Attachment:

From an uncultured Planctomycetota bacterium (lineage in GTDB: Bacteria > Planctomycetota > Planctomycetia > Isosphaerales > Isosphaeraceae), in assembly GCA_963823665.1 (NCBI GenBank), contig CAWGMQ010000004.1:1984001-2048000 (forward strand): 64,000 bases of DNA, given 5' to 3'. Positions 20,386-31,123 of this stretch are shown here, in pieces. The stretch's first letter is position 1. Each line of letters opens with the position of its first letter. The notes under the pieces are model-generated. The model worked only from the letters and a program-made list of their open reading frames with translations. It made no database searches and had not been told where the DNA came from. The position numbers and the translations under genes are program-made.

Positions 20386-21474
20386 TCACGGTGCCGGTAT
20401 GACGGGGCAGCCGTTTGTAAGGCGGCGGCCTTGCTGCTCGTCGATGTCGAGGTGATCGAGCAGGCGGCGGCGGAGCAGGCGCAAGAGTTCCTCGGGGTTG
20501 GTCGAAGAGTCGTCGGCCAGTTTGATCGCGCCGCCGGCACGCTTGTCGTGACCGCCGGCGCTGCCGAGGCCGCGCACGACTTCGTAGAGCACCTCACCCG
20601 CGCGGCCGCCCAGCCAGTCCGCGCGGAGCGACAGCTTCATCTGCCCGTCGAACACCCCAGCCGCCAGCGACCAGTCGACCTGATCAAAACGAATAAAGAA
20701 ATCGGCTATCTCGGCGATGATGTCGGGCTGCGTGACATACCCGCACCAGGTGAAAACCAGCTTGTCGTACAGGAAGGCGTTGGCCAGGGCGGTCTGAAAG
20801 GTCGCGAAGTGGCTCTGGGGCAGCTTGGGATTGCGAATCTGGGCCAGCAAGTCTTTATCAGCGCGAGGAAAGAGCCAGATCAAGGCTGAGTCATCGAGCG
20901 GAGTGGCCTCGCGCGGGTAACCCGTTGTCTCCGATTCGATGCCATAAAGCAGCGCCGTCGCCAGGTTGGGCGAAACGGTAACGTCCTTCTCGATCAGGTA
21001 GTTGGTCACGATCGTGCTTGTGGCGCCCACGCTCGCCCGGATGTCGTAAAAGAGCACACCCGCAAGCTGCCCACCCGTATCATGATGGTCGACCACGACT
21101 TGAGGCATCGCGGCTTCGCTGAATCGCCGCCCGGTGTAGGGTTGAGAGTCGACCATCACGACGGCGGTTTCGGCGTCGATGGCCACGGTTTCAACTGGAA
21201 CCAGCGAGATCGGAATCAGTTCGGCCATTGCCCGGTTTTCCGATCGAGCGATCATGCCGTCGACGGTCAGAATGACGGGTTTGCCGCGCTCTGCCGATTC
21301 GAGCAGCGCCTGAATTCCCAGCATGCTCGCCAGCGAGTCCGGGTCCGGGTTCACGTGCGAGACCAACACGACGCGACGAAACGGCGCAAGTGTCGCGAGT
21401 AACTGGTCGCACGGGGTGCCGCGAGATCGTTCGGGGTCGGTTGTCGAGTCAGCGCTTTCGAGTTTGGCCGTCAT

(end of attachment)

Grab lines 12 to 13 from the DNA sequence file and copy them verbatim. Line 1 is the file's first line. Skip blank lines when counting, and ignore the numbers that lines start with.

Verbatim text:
21201 CCAGCGAGATCGGAATCAGTTCGGCCATTGCCCGGTTTTCCGATCGAGCGATCATGCCGTCGACGGTCAGAATGACGGGTTTGCCGCGCTCTGCCGATTC
21301 GAGCAGCGCCTGAATTCCCAGCATGCTCGCCAGCGAGTCCGGGTCCGGGTTCACGTGCGAGACCAACACGACGCGACGAAACGGCGCAAGTGTCGCGAGT